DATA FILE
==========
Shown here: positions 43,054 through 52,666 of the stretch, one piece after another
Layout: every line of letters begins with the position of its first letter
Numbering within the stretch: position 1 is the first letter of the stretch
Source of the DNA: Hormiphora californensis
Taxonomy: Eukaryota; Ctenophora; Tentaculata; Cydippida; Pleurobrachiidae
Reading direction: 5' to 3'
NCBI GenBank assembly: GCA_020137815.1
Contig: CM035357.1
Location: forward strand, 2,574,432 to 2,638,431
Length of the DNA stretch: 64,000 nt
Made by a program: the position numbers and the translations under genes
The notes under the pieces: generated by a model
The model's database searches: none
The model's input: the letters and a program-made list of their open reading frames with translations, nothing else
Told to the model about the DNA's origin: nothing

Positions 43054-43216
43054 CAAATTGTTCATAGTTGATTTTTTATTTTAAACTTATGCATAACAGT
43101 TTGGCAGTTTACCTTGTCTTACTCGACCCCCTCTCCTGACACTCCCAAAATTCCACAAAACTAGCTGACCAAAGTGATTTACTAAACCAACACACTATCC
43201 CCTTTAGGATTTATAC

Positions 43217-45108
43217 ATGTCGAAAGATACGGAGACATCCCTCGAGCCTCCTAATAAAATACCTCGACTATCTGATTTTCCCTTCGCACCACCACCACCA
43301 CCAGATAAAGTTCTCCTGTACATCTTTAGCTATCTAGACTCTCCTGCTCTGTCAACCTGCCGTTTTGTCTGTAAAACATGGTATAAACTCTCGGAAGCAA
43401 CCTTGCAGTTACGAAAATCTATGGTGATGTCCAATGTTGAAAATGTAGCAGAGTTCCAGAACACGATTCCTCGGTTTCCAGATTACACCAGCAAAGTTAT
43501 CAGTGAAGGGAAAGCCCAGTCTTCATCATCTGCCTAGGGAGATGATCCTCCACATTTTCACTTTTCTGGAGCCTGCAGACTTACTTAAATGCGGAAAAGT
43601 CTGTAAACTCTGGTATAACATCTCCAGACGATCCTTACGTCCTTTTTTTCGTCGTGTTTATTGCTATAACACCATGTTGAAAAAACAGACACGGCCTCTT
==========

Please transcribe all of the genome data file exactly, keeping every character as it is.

Shown here: positions 43,054 through 52,666 of the stretch, one piece after another
Layout: every line of letters begins with the position of its first letter
Numbering within the stretch: position 1 is the first letter of the stretch
Source of the DNA: Hormiphora californensis
Taxonomy: Eukaryota; Ctenophora; Tentaculata; Cydippida; Pleurobrachiidae
Reading direction: 5' to 3'
NCBI GenBank assembly: GCA_020137815.1
Contig: CM035357.1
Location: forward strand, 2,574,432 to 2,638,431
Length of the DNA stretch: 64,000 nt
Made by a program: the position numbers and the translations under genes
The notes under the pieces: generated by a model
The model's database searches: none
The model's input: the letters and a program-made list of their open reading frames with translations, nothing else
Told to the model about the DNA's origin: nothing

Positions 43054-43216
43054 CAAATTGTTCATAGTTGATTTTTTATTTTAAACTTATGCATAACAGT
43101 TTGGCAGTTTACCTTGTCTTACTCGACCCCCTCTCCTGACACTCCCAAAATTCCACAAAACTAGCTGACCAAAGTGATTTACTAAACCAACACACTATCC
43201 CCTTTAGGATTTATAC

Positions 43217-45108
43217 ATGTCGAAAGATACGGAGACATCCCTCGAGCCTCCTAATAAAATACCTCGACTATCTGATTTTCCCTTCGCACCACCACCACCA
43301 CCAGATAAAGTTCTCCTGTACATCTTTAGCTATCTAGACTCTCCTGCTCTGTCAACCTGCCGTTTTGTCTGTAAAACATGGTATAAACTCTCGGAAGCAA
43401 CCTTGCAGTTACGAAAATCTATGGTGATGTCCAATGTTGAAAATGTAGCAGAGTTCCAGAACACGATTCCTCGGTTTCCAGATTACACCAGCAAAGTTAT
43501 CAGTGAAGGGAAAGCCCAGTCTTCATCATCTGCCTAGGGAGATGATCCTCCACATTTTCACTTTTCTGGAGCCTGCAGACTTACTTAAATGCGGAAAAGT
43601 CTGTAAACTCTGGTATAACATCTCCAGACGATCCTTACGTCCTTTTTTTCGTCGTGTTTATTGCTATAACACCATGTTGAAAAAACAGACACGGCCTCTT